An execrable ancestor
The execrable ancestor of the National Defense Authorization Act of 2012 (NDAA) is the Fugitive Slave Act of 1850. Frederick Douglass protested, “Under this [Fugitive Slave] law the oaths of any two villains (the capturer and the claimant) are sufficient to confine a free man to slavery for life.” Under the NDAA, the suspicion of the president is sufficient to confine an American citizen to military detention for life without accusation or trial. The twin laws make for an alarming tale.
The Fugitive Slave Act passed with overwhelming congressional support. Only four members of Congress voted against it. The South clamored for its enactment even though very few slaves ever escaped from their owners.
The act vandalized due process. A claimant was authorized to obtain possession of an alleged fugitive slave by presenting an affidavit asserting ownership to a commissioner appointed by the judicial branch. The alleged slave was prohibited from testifying to discredit the claimant’s enslavement affidavit, which is the equivalent of proscribing a criminal defendant from asserting his innocence. The commissioner received a $10 fee for sustaining an enslavement claim, but only $5 for upholding freedom. During the life of the act, slave claimants prevailed in 322 cases and freedom triumphed in 11.
The NDAA defiles due process more egregiously than did the Fugitive Slave Act. Section 1021 empowers the military to detain for life without trial any American citizen captured in the United States whom the president maintains is “substantially support[ing] … al-Qaeda, the Taliban, or associated forces” engaged in hostilities against “coalition partners” of the United States. None of the key terms in section 1021 are defined to constrain the president’s power to disappear Americans into dungeons at Guantanamo Bay or elsewhere. “Al Qaeda” is undefined. “The Taliban” is undefined. “Associated forces” is undefined. “Coalition partners” is undefined. “Substantially supporting” is undefined. The words can mean whatever the president, like Humpty Dumpty, wants them to mean. “Substantial support” might be said to include any criticism of the United States government for flouting the Constitution in combatting international terrorism.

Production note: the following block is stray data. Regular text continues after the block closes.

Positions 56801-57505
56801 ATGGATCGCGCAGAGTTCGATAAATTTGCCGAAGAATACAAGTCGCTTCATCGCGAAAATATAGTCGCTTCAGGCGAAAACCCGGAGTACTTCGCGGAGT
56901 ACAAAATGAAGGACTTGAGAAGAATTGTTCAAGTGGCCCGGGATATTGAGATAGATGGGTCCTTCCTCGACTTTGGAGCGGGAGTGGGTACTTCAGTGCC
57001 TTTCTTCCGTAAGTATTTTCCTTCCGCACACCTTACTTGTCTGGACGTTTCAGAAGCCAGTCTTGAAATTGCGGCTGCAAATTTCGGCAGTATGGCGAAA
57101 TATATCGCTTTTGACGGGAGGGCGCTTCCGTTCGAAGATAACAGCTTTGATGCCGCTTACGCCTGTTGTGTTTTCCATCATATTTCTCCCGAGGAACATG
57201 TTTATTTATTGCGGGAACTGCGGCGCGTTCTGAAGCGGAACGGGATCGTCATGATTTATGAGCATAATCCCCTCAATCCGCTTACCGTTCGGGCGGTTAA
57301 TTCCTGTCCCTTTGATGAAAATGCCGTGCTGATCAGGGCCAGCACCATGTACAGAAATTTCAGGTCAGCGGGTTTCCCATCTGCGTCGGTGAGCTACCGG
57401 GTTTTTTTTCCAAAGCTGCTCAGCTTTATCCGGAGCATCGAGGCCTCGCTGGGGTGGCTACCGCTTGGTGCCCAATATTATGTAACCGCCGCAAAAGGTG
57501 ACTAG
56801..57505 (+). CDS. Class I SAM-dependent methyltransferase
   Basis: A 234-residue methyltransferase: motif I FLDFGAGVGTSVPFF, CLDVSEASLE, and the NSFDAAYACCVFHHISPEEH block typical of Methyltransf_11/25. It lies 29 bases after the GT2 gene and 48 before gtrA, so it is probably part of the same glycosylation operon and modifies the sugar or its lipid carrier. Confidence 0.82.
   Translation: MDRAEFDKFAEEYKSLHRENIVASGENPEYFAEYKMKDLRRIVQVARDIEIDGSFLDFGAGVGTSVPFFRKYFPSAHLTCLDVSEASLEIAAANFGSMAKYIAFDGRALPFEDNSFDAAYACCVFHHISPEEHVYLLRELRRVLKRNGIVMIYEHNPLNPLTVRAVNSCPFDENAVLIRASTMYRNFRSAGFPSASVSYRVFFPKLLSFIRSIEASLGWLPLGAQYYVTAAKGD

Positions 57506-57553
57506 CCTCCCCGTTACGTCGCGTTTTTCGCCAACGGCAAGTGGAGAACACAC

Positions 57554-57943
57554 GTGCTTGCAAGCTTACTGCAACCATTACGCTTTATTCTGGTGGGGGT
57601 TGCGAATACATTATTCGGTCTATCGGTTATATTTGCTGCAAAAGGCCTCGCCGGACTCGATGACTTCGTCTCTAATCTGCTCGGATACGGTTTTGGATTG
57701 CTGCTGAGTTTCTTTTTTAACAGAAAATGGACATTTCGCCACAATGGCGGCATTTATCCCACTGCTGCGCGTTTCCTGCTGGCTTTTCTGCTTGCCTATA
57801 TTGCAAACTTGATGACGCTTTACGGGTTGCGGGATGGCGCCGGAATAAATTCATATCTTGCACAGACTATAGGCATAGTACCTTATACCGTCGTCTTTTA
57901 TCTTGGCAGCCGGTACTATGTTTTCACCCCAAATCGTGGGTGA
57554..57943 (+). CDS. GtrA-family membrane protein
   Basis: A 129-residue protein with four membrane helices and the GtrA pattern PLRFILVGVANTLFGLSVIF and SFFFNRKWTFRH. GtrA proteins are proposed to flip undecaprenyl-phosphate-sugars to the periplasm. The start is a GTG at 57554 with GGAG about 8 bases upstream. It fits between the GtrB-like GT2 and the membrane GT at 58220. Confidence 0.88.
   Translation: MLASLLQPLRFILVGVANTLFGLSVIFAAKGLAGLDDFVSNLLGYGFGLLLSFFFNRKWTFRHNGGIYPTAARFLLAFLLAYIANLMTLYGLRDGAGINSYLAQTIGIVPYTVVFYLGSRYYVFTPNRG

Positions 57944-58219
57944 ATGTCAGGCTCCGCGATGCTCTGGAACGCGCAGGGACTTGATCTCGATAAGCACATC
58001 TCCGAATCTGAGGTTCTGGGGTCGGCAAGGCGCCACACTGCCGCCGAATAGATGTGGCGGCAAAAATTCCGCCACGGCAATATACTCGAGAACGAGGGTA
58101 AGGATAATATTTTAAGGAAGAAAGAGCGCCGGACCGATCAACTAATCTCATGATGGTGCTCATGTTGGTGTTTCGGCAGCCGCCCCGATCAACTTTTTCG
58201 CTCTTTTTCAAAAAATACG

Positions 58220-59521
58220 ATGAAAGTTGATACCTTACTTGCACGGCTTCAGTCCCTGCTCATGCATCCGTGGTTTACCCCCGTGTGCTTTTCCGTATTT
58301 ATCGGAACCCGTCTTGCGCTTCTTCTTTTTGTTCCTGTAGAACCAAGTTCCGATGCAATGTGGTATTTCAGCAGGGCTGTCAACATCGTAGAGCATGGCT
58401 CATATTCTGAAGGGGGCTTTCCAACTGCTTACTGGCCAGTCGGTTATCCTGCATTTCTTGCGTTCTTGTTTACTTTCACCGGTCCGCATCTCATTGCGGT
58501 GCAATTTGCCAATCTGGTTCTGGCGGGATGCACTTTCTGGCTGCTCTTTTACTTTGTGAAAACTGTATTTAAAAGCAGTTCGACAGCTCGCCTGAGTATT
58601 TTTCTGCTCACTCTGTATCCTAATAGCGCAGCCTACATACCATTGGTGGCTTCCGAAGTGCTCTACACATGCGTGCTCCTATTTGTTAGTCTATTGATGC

The president is crowned by the NDAA with untrammeled authority to decide the proof and method for the executive branch to determine whether an American is substantially aiding al-Qaeda, the Taliban, or associated forces against a coalition partner. There is no judicial involvement. In sum, under the NDAA the president may imprison for life any American citizen for an alleged linkage to international terrorism against coalition partners of the United States on his say-so alone — the very definition of tyranny articulated by James Madison, father of the Constitution, in Federalist No. 47.
The NDAA emerged from the Senate and House Armed Services Committees without a single hearing. The Judiciary Committees waived jurisdiction. Only 13 senators voted against the sacrilege to due process. The statute is naked of findings that the awesome power lodged in the president was necessary to cure a deficiency in existing laws. It was enacted more than a decade after the 9/11 abominations, when it was known that no American citizen on American soil who substantially supported al Qaeda had ever eluded prosecution and punishment in the criminal justice system before any American in America had been harmed.
The NDAA, like the Fugitive Slave Act, is tyranny for the sake of tyranny. It is an ugly spot on the Constitution like Lady Macbeth’s “damned spot” for complicity in assassination.
Who in Congress will earn a chapter in Plutarch’s Lives by sponsoring repeal legislation?
Bruce Fein was associate deputy attorney general under President Reagan, 1981-83, and is senior policy advisor to the Ron Paul 2012 Presidential Campaign and author of American Empire Before the Fall.